/ 11 May 2011

Chiefs, Pirates, Ajax — they all suck

So it’s come to this. Two bloated Johannesburg soccer brick-houses and one minor Cape Dutch outhouse are left to compete for the ultimate prize in South African football.

No, not tickets to the English FA Cup final, you colonised twit. The right to call themselves Premier Soccer League champions. And everything hinges on the last games of the season! As we sports presenters like to say: “You couldn’t make it up.” Well, unless you had a brain slightly larger than a chicken’s, obviously, and a little more creativity than an unwatered houseplant. But then you wouldn’t be on TV, would you?

How many of us really know the rich and proud history of these clubs? Or poor and proud history, in the case of Ajax? I’ve taken the trouble to do some extensive research, so that you don’t have to. Don’t bother checking these facts — I’m a Santos supporter, you can trust me.

First up are the great Orlando Pirates, formed as long ago as 1937, which is why they play in black and white. Fans of the Pirates are known as “The Ghost”, a name first adopted in homage to the porous, almost ectoplasmic nature of the Pirates’ defensive walls at free kicks. You’ll be able to tell Pirates’ fans by their famous “crossed wrists” gesture, which looks very much like arms in a pair of handcuffs.

There are different stories about what this gesture actually means. Some say this is a defiant symbol used by Pirates fans to show solidarity with their chairman, Irvin Khoza, who was arrested for tax evasion in 2001, and who is often linked by scurrilous gossipmongers to illegal activities. Others claim that whatever the crossed wrists gesture used to mean, it has now become a “crossed-legs” gibe at Kaizer Chiefs fans, tauntingly suggesting that no president of a country is ever going to condescend to open up a Chiefs female supporter’s legs.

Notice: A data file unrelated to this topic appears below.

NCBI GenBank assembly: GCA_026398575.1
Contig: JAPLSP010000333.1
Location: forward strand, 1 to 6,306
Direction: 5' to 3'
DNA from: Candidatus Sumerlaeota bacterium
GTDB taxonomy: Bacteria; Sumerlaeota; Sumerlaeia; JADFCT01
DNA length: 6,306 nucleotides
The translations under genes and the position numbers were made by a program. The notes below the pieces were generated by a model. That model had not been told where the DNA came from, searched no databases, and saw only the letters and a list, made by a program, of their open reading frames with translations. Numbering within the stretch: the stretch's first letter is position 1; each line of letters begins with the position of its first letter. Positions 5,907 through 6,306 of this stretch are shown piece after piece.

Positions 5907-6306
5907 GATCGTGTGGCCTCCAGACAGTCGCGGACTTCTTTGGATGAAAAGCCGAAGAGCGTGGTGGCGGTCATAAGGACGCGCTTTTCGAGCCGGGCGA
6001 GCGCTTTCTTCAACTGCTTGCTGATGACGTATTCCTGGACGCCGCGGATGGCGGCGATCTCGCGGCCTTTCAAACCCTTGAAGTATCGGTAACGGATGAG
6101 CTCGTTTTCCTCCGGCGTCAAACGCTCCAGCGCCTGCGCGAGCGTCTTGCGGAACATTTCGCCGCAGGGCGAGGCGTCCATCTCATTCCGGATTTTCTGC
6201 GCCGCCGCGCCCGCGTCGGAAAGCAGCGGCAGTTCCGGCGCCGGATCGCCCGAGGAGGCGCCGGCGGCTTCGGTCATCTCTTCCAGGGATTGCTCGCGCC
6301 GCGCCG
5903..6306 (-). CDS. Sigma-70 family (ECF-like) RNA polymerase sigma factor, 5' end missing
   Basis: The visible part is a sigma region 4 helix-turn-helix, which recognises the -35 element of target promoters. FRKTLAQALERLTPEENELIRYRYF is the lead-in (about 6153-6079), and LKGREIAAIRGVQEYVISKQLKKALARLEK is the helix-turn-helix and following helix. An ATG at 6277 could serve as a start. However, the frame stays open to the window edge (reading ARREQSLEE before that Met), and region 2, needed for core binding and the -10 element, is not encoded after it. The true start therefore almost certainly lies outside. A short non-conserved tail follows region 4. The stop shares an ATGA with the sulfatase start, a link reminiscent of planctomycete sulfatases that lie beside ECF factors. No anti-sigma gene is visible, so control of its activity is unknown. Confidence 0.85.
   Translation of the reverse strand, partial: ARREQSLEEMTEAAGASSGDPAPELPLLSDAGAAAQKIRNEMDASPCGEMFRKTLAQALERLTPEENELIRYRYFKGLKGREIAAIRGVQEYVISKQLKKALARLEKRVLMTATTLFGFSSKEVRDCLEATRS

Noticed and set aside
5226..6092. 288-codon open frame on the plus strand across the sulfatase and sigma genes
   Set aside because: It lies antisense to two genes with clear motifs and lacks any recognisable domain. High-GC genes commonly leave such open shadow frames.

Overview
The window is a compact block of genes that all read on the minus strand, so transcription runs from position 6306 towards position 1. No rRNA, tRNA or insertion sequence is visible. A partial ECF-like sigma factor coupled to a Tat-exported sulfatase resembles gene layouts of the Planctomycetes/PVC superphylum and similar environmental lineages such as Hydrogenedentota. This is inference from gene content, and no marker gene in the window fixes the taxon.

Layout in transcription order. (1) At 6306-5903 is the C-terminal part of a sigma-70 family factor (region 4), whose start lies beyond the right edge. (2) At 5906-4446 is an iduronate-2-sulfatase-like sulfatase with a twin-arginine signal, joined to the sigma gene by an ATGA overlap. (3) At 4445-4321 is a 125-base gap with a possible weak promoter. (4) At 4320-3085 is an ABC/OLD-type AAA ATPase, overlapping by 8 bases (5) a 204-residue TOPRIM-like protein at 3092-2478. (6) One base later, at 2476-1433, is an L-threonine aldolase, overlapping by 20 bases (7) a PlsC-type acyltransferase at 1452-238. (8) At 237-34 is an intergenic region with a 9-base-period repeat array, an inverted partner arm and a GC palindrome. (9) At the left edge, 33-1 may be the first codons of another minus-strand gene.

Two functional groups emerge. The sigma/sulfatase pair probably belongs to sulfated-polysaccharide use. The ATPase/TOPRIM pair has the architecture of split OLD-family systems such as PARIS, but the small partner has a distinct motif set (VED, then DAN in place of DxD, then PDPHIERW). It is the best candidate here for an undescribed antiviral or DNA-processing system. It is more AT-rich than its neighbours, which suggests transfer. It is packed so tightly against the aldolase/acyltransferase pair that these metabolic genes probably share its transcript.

This, for those of you who are more interested in politics than sport (although one hopes you stopped reading this a long time ago, if this is the case), is a reference to President Zuma showing his support for Pirates by hoisting the yardarm and impregnating Chairman Khoza’s daughter. Heave-ho, me hearties, indeed.

A third, discredited school of thought suggests that the gesture is intended to convey a skull and crossbones, similar to that used by pirates on their flags. Oh, who cares anyway, I hate Orlando Pirates.

Let’s move on to Kaizer Chiefs. Founded in 1970 as Kentucky Fried Chiefs, the name was later changed in homage to the great Prussian philanthropist of the 19th century. Chiefs’ nickname is Amakhosi, the Zulu word for “The Chickens”, and they’re the biggest club in South Africa. They claim to have over 16-million supporters, many of whom are alive.

Kaizer Chiefs play out of Naturena, a small nudist colony 6km outside Johannesburg. The Chickens have won an amazing 80 titles in 36 years, including Club Most Likely to Throw a Tantrum When They Lose a Game, Mr Dodgy European Coach (Bad Hair Division), and Mr Sexy-Sexy Goalkeeper 2011 (Runner-up).

Interesting fact: In an attempt to avoid paying the electricity bill, Chiefs have used as many as nine stadiums in Johannesburg as their home ground. Chiefs are also known as The Glamour Boys. Incredibly, this is one of only two ridiculous things in this column I didn’t have to make up. And to think they call we South Africans homophobic.

Then there’s Ajax Cape Town. The club was founded in 1998 by Seven Stars and Cape Town Spurs as part of a money-saving attempt to use hand-me-down shirts donated by Ajax Amsterdam, as well as a way to finance lunch for Bennie McCarthy. Many years later, Ajax Cape Town is now part of that rich tradition of mutual cooperation and exchange between Africa and Europe. Just like the slave trade and gold mining.

Ajax’ nickname is The Urban Worriers, a reference to the fact that they get super nervous when they have to leave their seaside village and go play in big cities like Jo’burg and Maritzburg. Despite the fact that none of their supporters can actually pronounce Ajax, the team are wildly popular in the Cape, if by wildly popular you mean that people go watch them when they’re playing Chiefs or Pirates.

Ajax Cape Town played their first official game ever against Kaizer Chiefs in 1999, causing a major upset by beating Chiefs 1-0. Chiefs fans in the Cape reacted in disgust by voting DA, the start of the rot that allowed the Democratic Alliance to take over Cape Town. Their coach’s name is, incredibly, Foppe de Haan (see Glamour Boys paragraph above).

So there it is. A fascinating end to the season. Cape Dutch guile against Jozi bling. If only they were actually playing each other. But one thing we soccer fans do know, the losers will always have a creative excuse.

Follow Chris on Twitter, and visit his blog at chrisroper.co.za